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A research topic I like to explore is the intersection of science and faith, also called neurotheology. As I studied the neuroscience of learning, called Mind, Brain, and Teaching, at Johns Hopkins University, the Covid pandemic began, and our program of studies went online. Around the same time, in our culture, the topics of science and religion became “heated” around vaccines. Rumors spread about vaccine contents in social media and some evangelical preachers stated the pandemic was a punishment from God. Other preachers stated believers did not need a vaccine as God would protect them. Personally, I waited in line for every available vaccine. I believe God protects people with science. Yet, the pandemic spurred my interest in neurotheology.

In transparency, my interest in neuroscience and faith is that I believe God is the source of all creation, including the learning of science. This topic is not either / or yet both, for me. Scripture states we are made in God’s image and likeness. Our brains inform our minds about God. Our brains have two primary functions: to keep us alive and to learn (Zuckerman, 2009). While I place God first in my life, I cherish learning about the science of the brain and mind and how this learning informs faith. Using fMRI scanning, Northwestern University researchers (Grafman, et al., 2020), found many areas of the brain are involved in religious belief including the frontal lobe and the pre-frontal cortex that sits behind our forehead. This part of our brain helps manage our daily activities like time, organizing work, and our sense of sight. When we focus on matters of faith, this part of the brain connects through chemicals to “nucleus accumbens” (Willis & Haines, 2018), that link to the inner part of our limbic system that controls emotions leading to behavior. This area is also part of our reward and reinforcement system. No “God” module exists in our brain. However, the more our faith experience grows, our brains send more and stronger signals building a larger spiritual belief system just like with other knowledge and learning. These signals also grow stronger when we share faith with others. Sharing faith with others is part of the “theory of mind” network of our brains, that refers to the ability to make inferences about what other people know and think. Theory of mind is the capacity to take another person’s perspective. These abilities appear in our minds around preschool age and continue to develop through adolescence and adulthood (Ludden, 2020). Generally, the more we interact with others around faith, the more our own faith tends to grow.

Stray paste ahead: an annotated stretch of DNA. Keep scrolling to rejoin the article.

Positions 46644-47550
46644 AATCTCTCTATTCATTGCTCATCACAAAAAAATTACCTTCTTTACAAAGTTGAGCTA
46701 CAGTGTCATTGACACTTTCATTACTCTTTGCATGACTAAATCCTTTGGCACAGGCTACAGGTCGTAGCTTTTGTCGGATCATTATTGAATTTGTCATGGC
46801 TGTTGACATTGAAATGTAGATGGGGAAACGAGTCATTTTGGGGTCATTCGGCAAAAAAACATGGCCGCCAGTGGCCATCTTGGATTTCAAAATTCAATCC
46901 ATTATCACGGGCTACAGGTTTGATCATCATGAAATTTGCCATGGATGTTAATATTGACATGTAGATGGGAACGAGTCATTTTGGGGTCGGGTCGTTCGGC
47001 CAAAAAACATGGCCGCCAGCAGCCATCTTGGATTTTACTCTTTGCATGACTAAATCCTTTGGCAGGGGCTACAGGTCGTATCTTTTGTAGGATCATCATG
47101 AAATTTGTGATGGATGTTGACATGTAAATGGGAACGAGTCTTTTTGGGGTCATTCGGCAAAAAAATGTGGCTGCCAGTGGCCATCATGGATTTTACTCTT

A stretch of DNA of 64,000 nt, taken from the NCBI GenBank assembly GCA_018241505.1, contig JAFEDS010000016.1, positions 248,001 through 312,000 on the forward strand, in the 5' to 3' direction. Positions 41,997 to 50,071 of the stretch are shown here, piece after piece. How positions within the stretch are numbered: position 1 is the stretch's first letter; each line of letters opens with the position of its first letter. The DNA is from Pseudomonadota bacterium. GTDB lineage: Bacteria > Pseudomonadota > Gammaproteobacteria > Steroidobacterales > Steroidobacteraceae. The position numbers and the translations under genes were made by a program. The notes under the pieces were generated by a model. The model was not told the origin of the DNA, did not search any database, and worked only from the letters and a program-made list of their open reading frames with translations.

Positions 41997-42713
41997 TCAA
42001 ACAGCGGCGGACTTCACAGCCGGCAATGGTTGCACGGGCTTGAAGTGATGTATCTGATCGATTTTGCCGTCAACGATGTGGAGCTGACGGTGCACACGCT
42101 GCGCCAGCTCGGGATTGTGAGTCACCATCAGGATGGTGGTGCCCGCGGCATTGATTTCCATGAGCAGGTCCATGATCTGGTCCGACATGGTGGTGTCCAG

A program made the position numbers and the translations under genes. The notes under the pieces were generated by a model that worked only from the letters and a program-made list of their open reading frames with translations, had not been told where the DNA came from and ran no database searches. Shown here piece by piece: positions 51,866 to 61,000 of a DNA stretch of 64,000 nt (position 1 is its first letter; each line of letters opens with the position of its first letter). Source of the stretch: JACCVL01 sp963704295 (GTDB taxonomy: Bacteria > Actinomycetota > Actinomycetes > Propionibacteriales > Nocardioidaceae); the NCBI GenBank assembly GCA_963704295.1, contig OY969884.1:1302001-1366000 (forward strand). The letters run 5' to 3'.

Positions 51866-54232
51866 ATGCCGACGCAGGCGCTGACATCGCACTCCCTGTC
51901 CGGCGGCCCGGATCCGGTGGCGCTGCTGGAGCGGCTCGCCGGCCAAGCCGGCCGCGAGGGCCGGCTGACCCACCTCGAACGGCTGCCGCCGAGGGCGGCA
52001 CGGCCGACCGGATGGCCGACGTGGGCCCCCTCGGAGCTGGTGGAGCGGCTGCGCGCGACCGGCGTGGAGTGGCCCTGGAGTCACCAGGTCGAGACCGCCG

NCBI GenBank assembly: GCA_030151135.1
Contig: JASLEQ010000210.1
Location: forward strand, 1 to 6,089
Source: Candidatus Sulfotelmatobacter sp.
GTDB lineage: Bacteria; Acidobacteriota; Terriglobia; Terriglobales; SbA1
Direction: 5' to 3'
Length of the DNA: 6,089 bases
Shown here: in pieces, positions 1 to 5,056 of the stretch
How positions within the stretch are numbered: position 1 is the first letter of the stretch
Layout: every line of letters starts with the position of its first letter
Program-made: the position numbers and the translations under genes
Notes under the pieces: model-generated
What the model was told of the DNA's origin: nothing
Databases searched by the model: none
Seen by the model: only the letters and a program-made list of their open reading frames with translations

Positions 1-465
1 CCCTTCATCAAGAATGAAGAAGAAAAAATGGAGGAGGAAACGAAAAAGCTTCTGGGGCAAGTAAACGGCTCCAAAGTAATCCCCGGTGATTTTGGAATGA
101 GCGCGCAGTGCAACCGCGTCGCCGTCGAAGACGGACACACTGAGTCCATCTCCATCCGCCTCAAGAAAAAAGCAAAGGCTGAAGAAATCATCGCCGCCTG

Faith and religion matter in other parts of life, particularly prayer linked to mental health. Numerous studies have found that people who pray tend toward positive thinking and even experience less pain in illness and injury (miller, 2009). Brain-imaging studies also show that repetitive prayer activates the brain’s reward system. Neuroscientist Dr. Andrew Newberg at the University of Pennsylvania finds prayer can improve your physical, intellectual, and emotional well-being and may even slow the brain’s aging process. The same areas of the brain associated with pleasant experiences “light up” during intensive prayer sessions (Ludden, 2020). In short, neuroscience shows us that believers in God experience multiple benefits in brain and mind.


Ludden, D. (2020, Feb 15). This Is Your Brain on Religion: The neuroscience of religious belief.

Miller, D.I. (2009, Apr 27). This is your brain on religion. SFGate.

Willis M.A. & Haines, D.E. (2018). Fundamental Neuroscience for Basic and Clinical Applications (Fifth Edition),

Zuckerman, C. (2009, Oct 15). Brain 101. National Geographic.

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